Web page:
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Dec. 6th, 2012

There is a shelving war going on right now in juvie books over how to properly shelve the Chronicles of Narnia. I'm not really sure who's involved, but every time I shelve the books they're in a different order. Publication order, chronological order, ordered by the number on the spine, alphabetically (which is how they're MEANT to be shelved, thank you very much)... it boggles the mind.

Also, am I the only one who would be slightly uneasy about reading a children's book by Colin Meloy?

Also also, for your consideration, I submit The Tadpole's Promise for the title of Most Horrifying Children's Book In The World. Link leads to a video reading of the book.

Comments

( 43 comments — Leave a comment )
wolf_shadow
Dec. 6th, 2012 09:11 am (UTC)
Re. Chronicles of Narnia, I'd just leave them alone and let the other person have their way since for us all fiction books are just filed by author and that's it. We don't even differentiate between different people with the same surname :P

Not sure I understand the Colin Meloy bit. I've not heard of him, but he seems to be a folk-rock musician with a small child? Folklore and mythology is the starting point for Children's lit for me, so I connect folk music > folk literature > Children's lit fine :) Might easily be missing something about the guy.
bookblather
Dec. 12th, 2012 06:19 am (UTC)
Oh, he has a small child? I didn't know that. I just know him as the lyricist for The Decemberists, who write some frankly pretty disturbing songs. I'm pretty sure that he writes excellent childrens' books; it was just my immediate reaction was "...really?"

Hah, yeah, I've given up. I'll just file them the way they're currently filed and let them battle it out.
thepartyline
Dec. 6th, 2012 11:04 am (UTC)
"Also, am I the only one who would be slightly uneasy about reading a children's book by Colin Meloy?"

I loved it.
bookblather
Dec. 12th, 2012 06:20 am (UTC)
I'm sure that it's fantastic! It's just that my association with Colin Meloy is "Culling of the Fold" so my immediate response was "...um?" XD
harmonyfb
Dec. 6th, 2012 11:45 am (UTC)
Our current shelving war is in the teen graphic novels...one woman staunchly maintains that they should be shelved by author, while the rest of us right-thinkers shelve them alphabetically by series, since that's how the teens hunt for them, and since many series have multiple authors.

In a related story, it makes me twitch to see series shelved apart from one another (like the 'paranormal topics' YA non-fic books which cover topics from witchcraft to esp to ghosts to bigfoot. Their call nos. are all different, and it drives me up the wall. I understand why, I just don't have to like it.)
bookblather
Dec. 12th, 2012 06:20 am (UTC)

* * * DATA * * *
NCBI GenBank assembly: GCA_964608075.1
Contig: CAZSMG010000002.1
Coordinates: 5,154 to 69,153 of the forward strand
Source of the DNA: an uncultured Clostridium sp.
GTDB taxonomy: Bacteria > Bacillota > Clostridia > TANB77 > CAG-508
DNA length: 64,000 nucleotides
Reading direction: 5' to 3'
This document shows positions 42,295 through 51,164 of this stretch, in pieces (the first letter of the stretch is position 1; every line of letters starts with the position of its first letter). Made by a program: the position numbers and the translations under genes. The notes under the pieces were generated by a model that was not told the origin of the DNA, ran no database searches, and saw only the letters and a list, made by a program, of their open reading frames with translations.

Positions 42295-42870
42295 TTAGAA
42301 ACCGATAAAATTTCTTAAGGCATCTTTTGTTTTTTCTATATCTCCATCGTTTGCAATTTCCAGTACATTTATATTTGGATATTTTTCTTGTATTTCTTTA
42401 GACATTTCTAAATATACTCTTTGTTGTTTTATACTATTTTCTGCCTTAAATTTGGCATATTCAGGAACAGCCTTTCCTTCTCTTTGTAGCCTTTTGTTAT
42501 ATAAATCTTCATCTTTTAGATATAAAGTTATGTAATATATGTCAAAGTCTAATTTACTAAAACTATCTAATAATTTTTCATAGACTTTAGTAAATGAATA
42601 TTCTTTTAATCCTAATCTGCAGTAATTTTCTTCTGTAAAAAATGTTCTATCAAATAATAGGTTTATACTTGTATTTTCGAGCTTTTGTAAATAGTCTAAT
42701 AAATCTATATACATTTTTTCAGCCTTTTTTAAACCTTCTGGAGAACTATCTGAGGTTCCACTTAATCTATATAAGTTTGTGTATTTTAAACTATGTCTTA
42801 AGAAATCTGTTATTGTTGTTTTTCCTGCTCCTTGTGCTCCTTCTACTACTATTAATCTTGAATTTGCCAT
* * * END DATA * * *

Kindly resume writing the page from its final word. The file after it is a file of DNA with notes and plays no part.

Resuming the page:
Ugh, yes. My library has fortunately taken to shelving things like the Magic School Bus all in one place, so at least kids can find those.
celandine
Dec. 6th, 2012 02:15 pm (UTC)
I guess maybe I'm in the minority but I don't think shelving series alphabetically by title makes any sense at all except to librarians, so it kind of strikes me as pretentious - one of those things we do because we know better than everyone else how to organize information. I get that it fits the model of other shelving rules, but why wouldn't we shelve things the way people are going to want to read them? I hate having to search through bunches of pages because the publisher refused to number them for whatever reason on the spine or cover, and I love it when the library has gone to the trouble of researching and putting the numbers on the spines for me and shelved them in numerical order so I can see at a glance what's there and what's not. We started doing this in one of our YA sections and circulation actually went up. It just makes sense to me in terms of "finding" things.

However, if you have a set policy on how to shelve series, I'd bring it up to get everyone on the same page. If someone feels strongly that the policy should be changed, they'll say something, and you can have that discussion. If you don't have a policy, maybe it's a good time to make one. Everyone doing whatever they want isn't any good type of organization system, no matter how well-intentioned.

BTW, Narnia kills me because they switched the order of the books with a reprint a couple of years ago and just no no no Magician's Nephew is ALWAYS book 6 to me forever and ever. I suspect you have another die-hard Narnia lover on staff if they're being shelved chronologically. I personally wouldn't shelve them that way (realizing that it's my own personal pet peeve and wouldn't necessarily make sense to the average new reader), but I would gladly tell anyone I checked them out to that the original order is the best order.